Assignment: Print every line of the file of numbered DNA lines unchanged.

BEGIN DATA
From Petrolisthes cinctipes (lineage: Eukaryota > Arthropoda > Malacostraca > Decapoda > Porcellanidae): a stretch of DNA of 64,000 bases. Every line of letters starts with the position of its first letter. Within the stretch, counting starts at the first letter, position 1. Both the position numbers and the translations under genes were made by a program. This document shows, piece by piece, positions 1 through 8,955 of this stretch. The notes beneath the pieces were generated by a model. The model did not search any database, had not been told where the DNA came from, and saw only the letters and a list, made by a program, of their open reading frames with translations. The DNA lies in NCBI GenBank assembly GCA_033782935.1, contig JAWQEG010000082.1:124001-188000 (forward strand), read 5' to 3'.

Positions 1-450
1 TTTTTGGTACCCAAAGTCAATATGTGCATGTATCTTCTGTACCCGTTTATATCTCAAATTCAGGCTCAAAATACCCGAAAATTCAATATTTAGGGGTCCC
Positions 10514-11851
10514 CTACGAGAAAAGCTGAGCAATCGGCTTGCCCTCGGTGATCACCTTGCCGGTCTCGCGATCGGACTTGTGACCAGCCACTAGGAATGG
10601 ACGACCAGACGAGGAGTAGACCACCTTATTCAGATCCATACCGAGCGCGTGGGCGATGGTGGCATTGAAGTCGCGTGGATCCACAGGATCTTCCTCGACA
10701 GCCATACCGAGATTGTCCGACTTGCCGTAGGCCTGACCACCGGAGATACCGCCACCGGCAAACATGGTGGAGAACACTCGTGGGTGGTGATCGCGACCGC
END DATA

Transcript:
From Petrolisthes cinctipes (lineage: Eukaryota > Arthropoda > Malacostraca > Decapoda > Porcellanidae): a stretch of DNA of 64,000 bases. Every line of letters starts with the position of its first letter. Within the stretch, counting starts at the first letter, position 1. Both the position numbers and the translations under genes were made by a program. This document shows, piece by piece, positions 1 through 8,955 of this stretch. The notes beneath the pieces were generated by a model. The model did not search any database, had not been told where the DNA came from, and saw only the letters and a list, made by a program, of their open reading frames with translations. The DNA lies in NCBI GenBank assembly GCA_033782935.1, contig JAWQEG010000082.1:124001-188000 (forward strand), read 5' to 3'.

Positions 1-450
1 TTTTTGGTACCCAAAGTCAATATGTGCATGTATCTTCTGTACCCGTTTATATCTCAAATTCAGGCTCAAAATACCCGAAAATTCAATATTTAGGGGTCCC
Positions 10514-11851
10514 CTACGAGAAAAGCTGAGCAATCGGCTTGCCCTCGGTGATCACCTTGCCGGTCTCGCGATCGGACTTGTGACCAGCCACTAGGAATGG
10601 ACGACCAGACGAGGAGTAGACCACCTTATTCAGATCCATACCGAGCGCGTGGGCGATGGTGGCATTGAAGTCGCGTGGATCCACAGGATCTTCCTCGACA
10701 GCCATACCGAGATTGTCCGACTTGCCGTAGGCCTGACCACCGGAGATACCGCCACCGGCAAACATGGTGGAGAACACTCGTGGGTGGTGATCGCGACCGC